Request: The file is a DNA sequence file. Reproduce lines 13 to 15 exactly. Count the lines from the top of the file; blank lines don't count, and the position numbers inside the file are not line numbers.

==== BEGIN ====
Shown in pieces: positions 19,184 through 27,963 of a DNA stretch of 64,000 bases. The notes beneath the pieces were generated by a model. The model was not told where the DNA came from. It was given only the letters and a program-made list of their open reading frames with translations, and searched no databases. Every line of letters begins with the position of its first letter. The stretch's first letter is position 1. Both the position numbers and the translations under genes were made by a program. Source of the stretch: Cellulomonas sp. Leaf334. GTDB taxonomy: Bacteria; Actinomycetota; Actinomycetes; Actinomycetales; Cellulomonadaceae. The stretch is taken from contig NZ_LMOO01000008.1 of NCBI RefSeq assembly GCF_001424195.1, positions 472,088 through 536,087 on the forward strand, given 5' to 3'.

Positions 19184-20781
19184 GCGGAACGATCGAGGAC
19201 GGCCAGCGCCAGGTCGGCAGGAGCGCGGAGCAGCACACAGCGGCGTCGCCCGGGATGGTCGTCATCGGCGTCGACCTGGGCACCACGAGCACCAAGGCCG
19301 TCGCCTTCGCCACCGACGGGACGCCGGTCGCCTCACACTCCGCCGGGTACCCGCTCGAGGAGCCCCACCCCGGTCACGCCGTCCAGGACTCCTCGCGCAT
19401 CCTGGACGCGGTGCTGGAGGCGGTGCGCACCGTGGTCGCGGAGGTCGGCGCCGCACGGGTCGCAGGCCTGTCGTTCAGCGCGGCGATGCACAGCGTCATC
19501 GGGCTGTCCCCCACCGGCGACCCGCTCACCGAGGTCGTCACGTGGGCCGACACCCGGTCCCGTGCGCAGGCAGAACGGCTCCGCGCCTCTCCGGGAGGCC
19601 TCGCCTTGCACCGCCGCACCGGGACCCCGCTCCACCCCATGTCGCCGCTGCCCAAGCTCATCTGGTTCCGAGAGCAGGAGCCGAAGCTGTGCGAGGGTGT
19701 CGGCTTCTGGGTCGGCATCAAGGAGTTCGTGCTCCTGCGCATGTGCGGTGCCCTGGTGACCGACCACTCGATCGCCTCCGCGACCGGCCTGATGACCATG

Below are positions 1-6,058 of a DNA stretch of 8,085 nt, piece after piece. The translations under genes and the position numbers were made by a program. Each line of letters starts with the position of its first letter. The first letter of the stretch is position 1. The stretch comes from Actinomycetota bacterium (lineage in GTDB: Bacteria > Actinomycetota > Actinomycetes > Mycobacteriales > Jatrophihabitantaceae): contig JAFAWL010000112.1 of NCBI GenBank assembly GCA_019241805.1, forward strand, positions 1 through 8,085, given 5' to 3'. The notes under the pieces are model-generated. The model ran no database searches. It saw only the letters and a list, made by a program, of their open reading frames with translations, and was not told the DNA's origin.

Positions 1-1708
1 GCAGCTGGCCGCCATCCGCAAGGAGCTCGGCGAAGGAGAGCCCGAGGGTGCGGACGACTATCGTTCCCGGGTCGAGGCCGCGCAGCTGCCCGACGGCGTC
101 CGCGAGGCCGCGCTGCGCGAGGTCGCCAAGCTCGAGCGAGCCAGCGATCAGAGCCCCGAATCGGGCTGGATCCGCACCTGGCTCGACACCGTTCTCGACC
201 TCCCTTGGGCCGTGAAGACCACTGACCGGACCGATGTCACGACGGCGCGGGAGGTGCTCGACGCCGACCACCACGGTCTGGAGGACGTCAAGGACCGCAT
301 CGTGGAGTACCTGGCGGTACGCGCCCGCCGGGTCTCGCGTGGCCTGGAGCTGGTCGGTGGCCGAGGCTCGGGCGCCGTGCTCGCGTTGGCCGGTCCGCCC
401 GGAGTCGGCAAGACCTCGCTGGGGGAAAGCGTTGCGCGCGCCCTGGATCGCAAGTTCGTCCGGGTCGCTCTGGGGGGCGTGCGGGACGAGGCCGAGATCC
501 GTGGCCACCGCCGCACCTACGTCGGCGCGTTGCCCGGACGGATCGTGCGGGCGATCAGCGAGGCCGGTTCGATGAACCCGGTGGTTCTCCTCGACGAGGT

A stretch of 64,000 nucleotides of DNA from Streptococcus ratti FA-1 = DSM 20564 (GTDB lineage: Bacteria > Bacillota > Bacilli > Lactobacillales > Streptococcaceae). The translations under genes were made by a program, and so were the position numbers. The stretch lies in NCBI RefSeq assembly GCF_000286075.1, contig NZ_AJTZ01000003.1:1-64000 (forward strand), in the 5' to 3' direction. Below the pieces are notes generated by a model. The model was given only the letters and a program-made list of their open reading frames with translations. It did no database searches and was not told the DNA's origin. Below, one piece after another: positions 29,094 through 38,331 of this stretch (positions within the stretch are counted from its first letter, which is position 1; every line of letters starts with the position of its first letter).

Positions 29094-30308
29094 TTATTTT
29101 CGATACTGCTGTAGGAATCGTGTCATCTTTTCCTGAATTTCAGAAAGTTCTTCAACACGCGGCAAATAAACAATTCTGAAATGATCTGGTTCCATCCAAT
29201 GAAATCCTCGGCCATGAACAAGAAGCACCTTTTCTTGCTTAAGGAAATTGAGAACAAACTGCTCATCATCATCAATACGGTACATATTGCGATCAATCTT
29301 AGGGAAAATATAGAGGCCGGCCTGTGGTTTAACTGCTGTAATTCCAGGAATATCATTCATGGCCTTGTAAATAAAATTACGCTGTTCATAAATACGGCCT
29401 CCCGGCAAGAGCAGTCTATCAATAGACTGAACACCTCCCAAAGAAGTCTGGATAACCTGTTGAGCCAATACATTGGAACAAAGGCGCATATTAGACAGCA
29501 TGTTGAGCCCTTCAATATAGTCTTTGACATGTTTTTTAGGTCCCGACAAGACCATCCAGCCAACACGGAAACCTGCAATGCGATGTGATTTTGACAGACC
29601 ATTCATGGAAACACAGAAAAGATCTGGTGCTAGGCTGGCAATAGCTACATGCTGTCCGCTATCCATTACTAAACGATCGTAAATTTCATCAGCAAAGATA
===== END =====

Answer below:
101 CGCGAGGCCGCGCTGCGCGAGGTCGCCAAGCTCGAGCGAGCCAGCGATCAGAGCCCCGAATCGGGCTGGATCCGCACCTGGCTCGACACCGTTCTCGACC
201 TCCCTTGGGCCGTGAAGACCACTGACCGGACCGATGTCACGACGGCGCGGGAGGTGCTCGACGCCGACCACCACGGTCTGGAGGACGTCAAGGACCGCAT
301 CGTGGAGTACCTGGCGGTACGCGCCCGCCGGGTCTCGCGTGGCCTGGAGCTGGTCGGTGGCCGAGGCTCGGGCGCCGTGCTCGCGTTGGCCGGTCCGCCC